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Multi night multi temp dark frame processing

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#1 Binsky3434

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Posted 10 July 2018 - 02:55 AM

Hello. I recently over over the last 2 weeks have had 4 good night to get sum solid data on the veil nebula with my canon 60Da but of course it is during the heat wave of the summer. My subs have quite the range in temp so I decided to try and make a dark library for the camera setting ( 780 seconds at ISO 800 ). After literally 4 days straight of round the clock dark frame exposures I believe I have a decent amount to start calibrating my light frames but I was unsure of the best way to do it. I have flat and bias that r different for each night so I will probably have to calibrate each night separately I’d assume. As far as what dark temps to use I came up with an idea. For each night, I find out the temp of each light frame and use a dark frame of the same temp when I start picking out what to use for dark frames. So I may have a variation in light temps but if it’s matched up with the same variation in darks I feel like it should subtract the noise correctly. I also would assume that if I could use 2 or more darks of the same temp for each temp that it would only help even more. Any comments and advice would be great cuz it’s a lot of data to trial and error it. Thanks and clear skys

#2 bulrichl

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Posted 10 July 2018 - 04:21 AM

After literally 4 days straight of round the clock dark frame exposures I believe I have a decent amount to start calibrating my light frames but I was unsure of the best way to do it. I have flat and bias that r different for each night so I will probably have to calibrate each night separately I’d assume. As far as what dark temps to use I came up with an idea. For each night, I find out the temp of each light frame and use a dark frame of the same temp when I start picking out what to use for dark frames. So I may have a variation in light temps but if it’s matched up with the same variation in darks I feel like it should subtract the noise correctly. I also would assume that if I could use 2 or more darks of the same temp for each temp that it would only help even more. Any comments and advice would be great cuz it’s a lot of data to trial and error it. Thanks and clear skys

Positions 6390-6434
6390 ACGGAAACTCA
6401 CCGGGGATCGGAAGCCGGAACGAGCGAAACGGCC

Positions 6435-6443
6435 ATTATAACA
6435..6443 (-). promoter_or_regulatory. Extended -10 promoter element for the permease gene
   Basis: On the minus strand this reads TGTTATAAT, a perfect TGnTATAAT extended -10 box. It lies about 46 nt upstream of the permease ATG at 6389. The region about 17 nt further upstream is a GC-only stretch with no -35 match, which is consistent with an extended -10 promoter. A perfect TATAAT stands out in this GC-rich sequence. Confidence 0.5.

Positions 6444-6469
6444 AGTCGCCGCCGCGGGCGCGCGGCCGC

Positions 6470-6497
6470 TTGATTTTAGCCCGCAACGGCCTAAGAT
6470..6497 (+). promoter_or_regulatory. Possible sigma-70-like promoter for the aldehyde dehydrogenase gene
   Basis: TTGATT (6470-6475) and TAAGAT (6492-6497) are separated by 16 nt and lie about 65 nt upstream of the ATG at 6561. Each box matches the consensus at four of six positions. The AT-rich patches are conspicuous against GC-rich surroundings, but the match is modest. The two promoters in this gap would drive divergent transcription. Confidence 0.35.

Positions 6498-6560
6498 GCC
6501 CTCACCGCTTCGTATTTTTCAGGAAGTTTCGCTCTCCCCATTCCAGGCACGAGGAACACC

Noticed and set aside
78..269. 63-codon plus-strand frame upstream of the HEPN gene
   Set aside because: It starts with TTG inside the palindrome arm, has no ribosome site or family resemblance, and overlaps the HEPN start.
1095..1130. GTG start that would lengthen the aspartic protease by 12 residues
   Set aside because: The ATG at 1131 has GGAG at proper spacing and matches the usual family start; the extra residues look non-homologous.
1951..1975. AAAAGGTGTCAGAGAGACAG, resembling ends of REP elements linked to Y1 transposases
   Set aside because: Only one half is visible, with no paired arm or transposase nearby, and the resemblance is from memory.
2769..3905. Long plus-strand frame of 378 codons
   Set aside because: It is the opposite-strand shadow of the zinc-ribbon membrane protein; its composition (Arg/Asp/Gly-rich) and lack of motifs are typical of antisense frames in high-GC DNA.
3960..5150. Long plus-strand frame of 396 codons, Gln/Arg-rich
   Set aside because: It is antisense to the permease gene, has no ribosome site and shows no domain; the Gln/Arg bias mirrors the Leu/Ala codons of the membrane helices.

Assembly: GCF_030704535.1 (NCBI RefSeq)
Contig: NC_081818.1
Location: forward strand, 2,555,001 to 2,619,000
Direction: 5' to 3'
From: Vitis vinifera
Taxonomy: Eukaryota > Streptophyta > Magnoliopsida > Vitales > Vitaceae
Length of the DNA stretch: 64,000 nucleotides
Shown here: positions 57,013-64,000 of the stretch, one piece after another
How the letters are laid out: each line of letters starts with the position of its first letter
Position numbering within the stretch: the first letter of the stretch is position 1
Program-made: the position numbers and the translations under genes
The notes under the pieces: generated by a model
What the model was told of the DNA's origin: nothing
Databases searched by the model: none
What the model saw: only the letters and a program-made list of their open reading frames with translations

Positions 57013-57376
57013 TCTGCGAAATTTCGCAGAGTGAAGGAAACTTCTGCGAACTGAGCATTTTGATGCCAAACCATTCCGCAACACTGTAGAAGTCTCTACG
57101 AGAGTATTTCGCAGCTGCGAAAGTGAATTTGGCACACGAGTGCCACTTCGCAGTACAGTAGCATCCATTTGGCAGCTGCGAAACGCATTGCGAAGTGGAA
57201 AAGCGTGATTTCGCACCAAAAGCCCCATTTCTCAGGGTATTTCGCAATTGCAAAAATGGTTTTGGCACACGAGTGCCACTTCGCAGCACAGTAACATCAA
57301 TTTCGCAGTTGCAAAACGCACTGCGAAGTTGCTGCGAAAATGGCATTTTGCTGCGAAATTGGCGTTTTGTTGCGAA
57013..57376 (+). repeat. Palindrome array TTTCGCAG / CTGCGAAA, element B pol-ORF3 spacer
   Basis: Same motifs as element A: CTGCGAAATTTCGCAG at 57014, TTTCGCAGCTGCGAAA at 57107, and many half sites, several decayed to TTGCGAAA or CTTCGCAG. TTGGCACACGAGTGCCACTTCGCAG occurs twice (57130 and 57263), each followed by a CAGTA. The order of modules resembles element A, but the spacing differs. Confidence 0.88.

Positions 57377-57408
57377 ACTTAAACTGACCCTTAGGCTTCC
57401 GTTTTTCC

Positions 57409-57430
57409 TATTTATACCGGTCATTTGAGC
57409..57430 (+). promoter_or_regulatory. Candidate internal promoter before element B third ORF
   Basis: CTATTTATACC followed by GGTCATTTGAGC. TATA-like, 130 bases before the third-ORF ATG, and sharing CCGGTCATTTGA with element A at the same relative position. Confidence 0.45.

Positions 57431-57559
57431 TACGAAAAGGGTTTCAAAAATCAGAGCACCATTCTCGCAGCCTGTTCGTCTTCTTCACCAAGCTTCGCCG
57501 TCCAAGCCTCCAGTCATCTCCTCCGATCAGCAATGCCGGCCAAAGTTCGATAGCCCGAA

The individual dark frames contain a lot of noise. When calibrating light frames with single dark frames, this noise is added to the calibrated frame. This is not what you want.

 

By stacking a large number of dark frames (building a MasterDark) the noise is greatly reduced, by about square root of the number. So a better idea is, to group the dark frames according to their corresponding temperature and build a MasterDark of each group of dark frames. (The temperature ranges of the MasterDarks should be chosen reasonably, dependent on the overall temperature range that you experienced during image acquisition. The number of dark frames should be about the same for each group.) Group your light frames according to the same temperature limits and calibrate each group of light frames with the MasterDark whose temperature range matches.

 

Example: your overall temperature range during image acquisition was 20 to 5 °C, group both the dark frames and the light frames in 3 groups (20 to 15, 15 to 10 and 10 to 5 °C), make 3 MasterDarks, calibrate each group of light frames with the MasterDark whose temperature range matches.